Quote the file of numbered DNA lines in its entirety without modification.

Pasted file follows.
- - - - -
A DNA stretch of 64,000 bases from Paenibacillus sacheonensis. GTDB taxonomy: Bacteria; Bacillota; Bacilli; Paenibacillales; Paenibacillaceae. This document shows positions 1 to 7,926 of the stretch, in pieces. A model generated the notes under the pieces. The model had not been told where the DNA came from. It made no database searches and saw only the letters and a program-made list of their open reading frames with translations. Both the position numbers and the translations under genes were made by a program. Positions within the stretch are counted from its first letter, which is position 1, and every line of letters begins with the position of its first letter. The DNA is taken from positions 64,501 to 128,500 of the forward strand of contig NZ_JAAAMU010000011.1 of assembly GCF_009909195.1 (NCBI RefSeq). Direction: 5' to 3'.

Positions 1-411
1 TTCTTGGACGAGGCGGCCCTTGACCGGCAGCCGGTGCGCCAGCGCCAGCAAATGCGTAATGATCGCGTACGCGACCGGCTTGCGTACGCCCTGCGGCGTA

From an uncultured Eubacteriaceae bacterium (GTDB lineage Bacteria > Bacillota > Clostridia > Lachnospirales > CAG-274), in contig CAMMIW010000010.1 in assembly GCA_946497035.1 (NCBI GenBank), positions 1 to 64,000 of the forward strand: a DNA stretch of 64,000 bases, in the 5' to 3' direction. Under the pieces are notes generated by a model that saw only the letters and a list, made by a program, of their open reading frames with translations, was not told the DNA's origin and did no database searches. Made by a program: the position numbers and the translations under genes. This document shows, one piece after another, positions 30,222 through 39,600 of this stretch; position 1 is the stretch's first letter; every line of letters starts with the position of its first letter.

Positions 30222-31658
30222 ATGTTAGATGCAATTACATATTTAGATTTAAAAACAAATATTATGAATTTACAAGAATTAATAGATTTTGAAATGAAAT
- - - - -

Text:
A DNA stretch of 64,000 bases from Paenibacillus sacheonensis. GTDB taxonomy: Bacteria; Bacillota; Bacilli; Paenibacillales; Paenibacillaceae. This document shows positions 1 to 7,926 of the stretch, in pieces. A model generated the notes under the pieces. The model had not been told where the DNA came from. It made no database searches and saw only the letters and a program-made list of their open reading frames with translations. Both the position numbers and the translations under genes were made by a program. Positions within the stretch are counted from its first letter, which is position 1, and every line of letters begins with the position of its first letter. The DNA is taken from positions 64,501 to 128,500 of the forward strand of contig NZ_JAAAMU010000011.1 of assembly GCF_009909195.1 (NCBI RefSeq). Direction: 5' to 3'.

Positions 1-411
1 TTCTTGGACGAGGCGGCCCTTGACCGGCAGCCGGTGCGCCAGCGCCAGCAAATGCGTAATGATCGCGTACGCGACCGGCTTGCGTACGCCCTGCGGCGTA

From an uncultured Eubacteriaceae bacterium (GTDB lineage Bacteria > Bacillota > Clostridia > Lachnospirales > CAG-274), in contig CAMMIW010000010.1 in assembly GCA_946497035.1 (NCBI GenBank), positions 1 to 64,000 of the forward strand: a DNA stretch of 64,000 bases, in the 5' to 3' direction. Under the pieces are notes generated by a model that saw only the letters and a list, made by a program, of their open reading frames with translations, was not told the DNA's origin and did no database searches. Made by a program: the position numbers and the translations under genes. This document shows, one piece after another, positions 30,222 through 39,600 of this stretch; position 1 is the stretch's first letter; every line of letters starts with the position of its first letter.

Positions 30222-31658
30222 ATGTTAGATGCAATTACATATTTAGATTTAAAAACAAATATTATGAATTTACAAGAATTAATAGATTTTGAAATGAAAT